Fortunately, the bedroom was still pretty clean. She tidied up every Tuesday, and it showed. The only real mess was all the dust left from her latest whittling project, which sat on her desk now, staring at her sadly. It was supposed to be a lion, but everything past the mane was still submerged in the wooden block. Cami resisted the urge to work on it: that’d just make more mess.
Of course, it’d never get done if she kept shirking it.
It was almost like blacking out: one minute, she’d been going for the broom and dustpan. The next, she was finishing up the front paws of her sculpture.
“Dammit,” she mumbled.
Fortunately, the dustpan was right beside her and it was an easy enough mess to clean up.
The only other thing in disarray in Cami’s room was her music book. It held a bunch of hastily-printed guitar tabs for songs she liked, and she tried to practice them at least once a week in hopes that one day she’d be able to pull out a guitar at a campfire and serenade someone. It was pretty high on her bucket list.
I haven’t practiced this week, she thought. Shit.
Except she still had Friday, didn’t she? No use getting distracted again.
And just like that, she’d cleaned her room. Take that, world. I can be productive.
Now she just had an hour to kill.
Cami’s legs moved on their own, down to the kitchen. She realized, belatedly, that she hadn’t eaten since breakfast, save for a donut from the school cafeteria right before class, which she hadn’t even finished.
A rational person, considering the sun was easing its way beneath the trees, would’ve gotten a start on dinner. Cami was not a rational person. She was a hopeless sweet tooth with a hankering for chocolate chip cookies.
In fact, it didn’t really hit her what she was doing until she heard her mother ask from the other room, “Wasn’t it my turn to cook dinner?”
“It is!” Cami replied. By this point, she’d gotten the dough onto the pan. There was no turning back. “I’m just borrowing the oven. Can you make something on the stove?”
“Don’t tell me you’re baking again.”
Cami said nothing. If she said nothing, she couldn’t be berated.
In fact, her mother stayed quiet until she said, “Jane’s at the door.”
Already? Cami thought. She tore her eyes from the oven to see the sky blushing pink outside. Well, time flies when you’re making cookies.
She looked around for her phone. Jane always texted when she got off the bus and started walking. Oh, well. She’d probably just left it upstairs.
Jane came through the door, and Cami immediately attacked her with a bear hug.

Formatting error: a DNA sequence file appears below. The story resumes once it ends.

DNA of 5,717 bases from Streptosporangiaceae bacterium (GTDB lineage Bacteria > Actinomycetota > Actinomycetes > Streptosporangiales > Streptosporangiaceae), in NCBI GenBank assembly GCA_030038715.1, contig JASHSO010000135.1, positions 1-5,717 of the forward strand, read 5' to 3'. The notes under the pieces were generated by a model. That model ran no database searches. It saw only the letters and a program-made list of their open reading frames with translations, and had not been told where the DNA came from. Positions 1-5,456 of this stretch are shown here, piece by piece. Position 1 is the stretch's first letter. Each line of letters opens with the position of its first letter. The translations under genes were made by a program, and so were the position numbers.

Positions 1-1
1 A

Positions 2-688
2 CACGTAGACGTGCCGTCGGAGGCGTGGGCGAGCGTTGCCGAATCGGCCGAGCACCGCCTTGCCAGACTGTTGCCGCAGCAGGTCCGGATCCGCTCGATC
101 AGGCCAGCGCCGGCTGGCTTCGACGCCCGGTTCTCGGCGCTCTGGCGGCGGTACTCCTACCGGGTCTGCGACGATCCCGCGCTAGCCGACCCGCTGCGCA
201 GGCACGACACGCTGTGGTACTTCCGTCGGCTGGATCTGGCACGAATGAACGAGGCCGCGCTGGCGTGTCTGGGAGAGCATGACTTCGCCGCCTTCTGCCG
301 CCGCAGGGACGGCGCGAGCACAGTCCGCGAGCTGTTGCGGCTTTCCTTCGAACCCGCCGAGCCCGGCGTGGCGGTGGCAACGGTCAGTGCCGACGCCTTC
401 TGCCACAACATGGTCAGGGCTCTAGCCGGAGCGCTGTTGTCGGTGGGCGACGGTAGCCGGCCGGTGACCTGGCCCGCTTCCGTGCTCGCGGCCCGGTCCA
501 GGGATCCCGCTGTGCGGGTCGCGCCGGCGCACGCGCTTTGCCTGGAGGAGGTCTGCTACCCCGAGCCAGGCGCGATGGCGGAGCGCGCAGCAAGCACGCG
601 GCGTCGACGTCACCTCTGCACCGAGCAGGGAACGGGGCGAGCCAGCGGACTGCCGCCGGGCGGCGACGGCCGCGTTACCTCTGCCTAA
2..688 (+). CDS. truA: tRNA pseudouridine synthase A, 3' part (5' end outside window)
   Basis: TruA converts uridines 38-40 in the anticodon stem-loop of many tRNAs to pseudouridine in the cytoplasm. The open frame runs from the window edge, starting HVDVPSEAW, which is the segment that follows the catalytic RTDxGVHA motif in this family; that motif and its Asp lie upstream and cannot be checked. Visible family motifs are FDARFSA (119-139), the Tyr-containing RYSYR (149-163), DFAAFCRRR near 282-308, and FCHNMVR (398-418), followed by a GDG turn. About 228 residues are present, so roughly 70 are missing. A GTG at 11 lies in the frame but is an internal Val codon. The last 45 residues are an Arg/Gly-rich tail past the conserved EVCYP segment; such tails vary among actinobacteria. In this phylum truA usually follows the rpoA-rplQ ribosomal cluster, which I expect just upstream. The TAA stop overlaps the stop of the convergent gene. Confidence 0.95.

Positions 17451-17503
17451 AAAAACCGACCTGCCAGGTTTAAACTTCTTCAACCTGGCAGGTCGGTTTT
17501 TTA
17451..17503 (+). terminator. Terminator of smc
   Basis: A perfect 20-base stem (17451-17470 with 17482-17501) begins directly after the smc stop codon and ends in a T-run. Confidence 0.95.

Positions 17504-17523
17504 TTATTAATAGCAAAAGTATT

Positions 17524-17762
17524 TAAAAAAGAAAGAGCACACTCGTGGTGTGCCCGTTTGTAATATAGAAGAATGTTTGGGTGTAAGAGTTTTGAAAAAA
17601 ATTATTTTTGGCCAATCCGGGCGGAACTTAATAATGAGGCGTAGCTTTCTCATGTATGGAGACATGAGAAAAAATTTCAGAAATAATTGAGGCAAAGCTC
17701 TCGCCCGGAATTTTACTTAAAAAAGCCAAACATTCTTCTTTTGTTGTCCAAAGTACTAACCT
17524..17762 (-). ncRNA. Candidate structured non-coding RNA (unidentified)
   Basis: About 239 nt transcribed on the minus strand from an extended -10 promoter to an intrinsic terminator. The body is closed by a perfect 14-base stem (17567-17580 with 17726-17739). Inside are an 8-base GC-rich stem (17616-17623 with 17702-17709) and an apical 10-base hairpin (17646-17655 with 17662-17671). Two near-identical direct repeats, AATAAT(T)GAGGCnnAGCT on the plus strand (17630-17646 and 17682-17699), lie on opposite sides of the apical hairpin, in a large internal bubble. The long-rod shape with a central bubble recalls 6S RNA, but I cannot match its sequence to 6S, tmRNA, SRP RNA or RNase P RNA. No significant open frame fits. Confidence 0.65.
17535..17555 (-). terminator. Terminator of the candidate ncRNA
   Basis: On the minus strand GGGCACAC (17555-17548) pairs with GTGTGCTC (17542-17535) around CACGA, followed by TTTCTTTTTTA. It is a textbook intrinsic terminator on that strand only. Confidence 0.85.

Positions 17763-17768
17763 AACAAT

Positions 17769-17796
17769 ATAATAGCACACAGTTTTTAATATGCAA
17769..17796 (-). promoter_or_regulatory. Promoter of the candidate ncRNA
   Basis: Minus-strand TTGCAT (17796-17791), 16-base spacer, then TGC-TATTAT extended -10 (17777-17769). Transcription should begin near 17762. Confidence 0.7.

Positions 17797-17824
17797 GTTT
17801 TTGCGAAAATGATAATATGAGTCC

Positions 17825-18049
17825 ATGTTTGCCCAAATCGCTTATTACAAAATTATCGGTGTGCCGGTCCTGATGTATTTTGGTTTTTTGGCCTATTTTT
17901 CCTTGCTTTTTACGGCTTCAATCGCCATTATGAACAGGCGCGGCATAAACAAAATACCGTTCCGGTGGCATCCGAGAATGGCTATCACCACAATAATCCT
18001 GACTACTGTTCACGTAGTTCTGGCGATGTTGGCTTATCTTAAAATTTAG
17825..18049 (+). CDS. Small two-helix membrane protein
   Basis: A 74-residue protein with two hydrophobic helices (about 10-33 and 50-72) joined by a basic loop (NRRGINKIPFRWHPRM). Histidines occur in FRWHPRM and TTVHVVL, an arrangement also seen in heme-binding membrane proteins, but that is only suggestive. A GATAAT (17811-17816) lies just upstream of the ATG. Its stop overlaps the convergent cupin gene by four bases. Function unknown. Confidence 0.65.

“We survived the second week!” she exclaimed, squeezing until Jane pulled back. She had that look on her face, with the narrow eyes and crooked grin, that Cami knew all too well: the you’re nuts as ever look.
“Last I checked, it’s Thursday, and we still have to make it through Club Day unscathed,” she reminded her.
Cami scoffed. “We’re just gonna be at our table, telling people about the Paranormal Club. It won’t be anything like last year.”
“Ugh. Don’t even remind me of last year,” Jane muttered, shuddering.
Being a freshman at club day was like being dead meat in a shark pool. Seasoned club presidents could practically smell the newness on you, and saw it as a vulnerability. While you were looking down at your campus map or taking in the size of the courtyard, they pounced:
“Wanna learn 3D printing?”
“Ever tried acapella?”
“Want to compete in poetry slams?”
“If you need spare volunteer hours, join our club!”
In the end, Cami had bailed after about twenty minutes. All the people coming at her had left her overwhelmed, and she’d cried it out in the cafeteria bathroom.
“It’ll be different,” Cami insisted, convincing herself as much as her friend. “For starters, we won’t be walking around. We’ll just be at our table.”
Jane scoffed. “Shouldn’t be too hard. I printed out all that stuff you wrote, stuck it on the postboard.”
“The glitter wasn’t excessive, right?”
“Not at all. Gives it… personality.”
The two laughed at that. Cami’s mother cleared her throat, which was probably her way of saying, I’m trying to watch TV, please shut up or move.
“Hi, Brielle,” Jane said, throwing in a half-hearted peace sign. “How’s, uh, life?”
Cami’s mother snorted. “Well, it was quiet.”
“Sorry,” Cami cut in. She and Jane raced off, up the stairs in near-perfect sync. There’d been a while in elementary school where people had thought the two of them were siblings. Not because they looked alike--Cami was white and Jane was Native, so that was out of the question--but because they were consistently on the same wavelength. Whenever Cami had a nonverbal episode, Jane more or less became her interpreter. And whenever Jane needed someone to ground her anxious moods, Cami was her rock.
“Tell me about your classes,” Cami said, shutting her bedroom door. Jane was already curled up on her bed.
“Oh, wow, where should I start?” Jane stroked her chin, grinning. “How about with the fact that I’m first on the waitlist for 21st Century Literature, and someone dropped it last night?”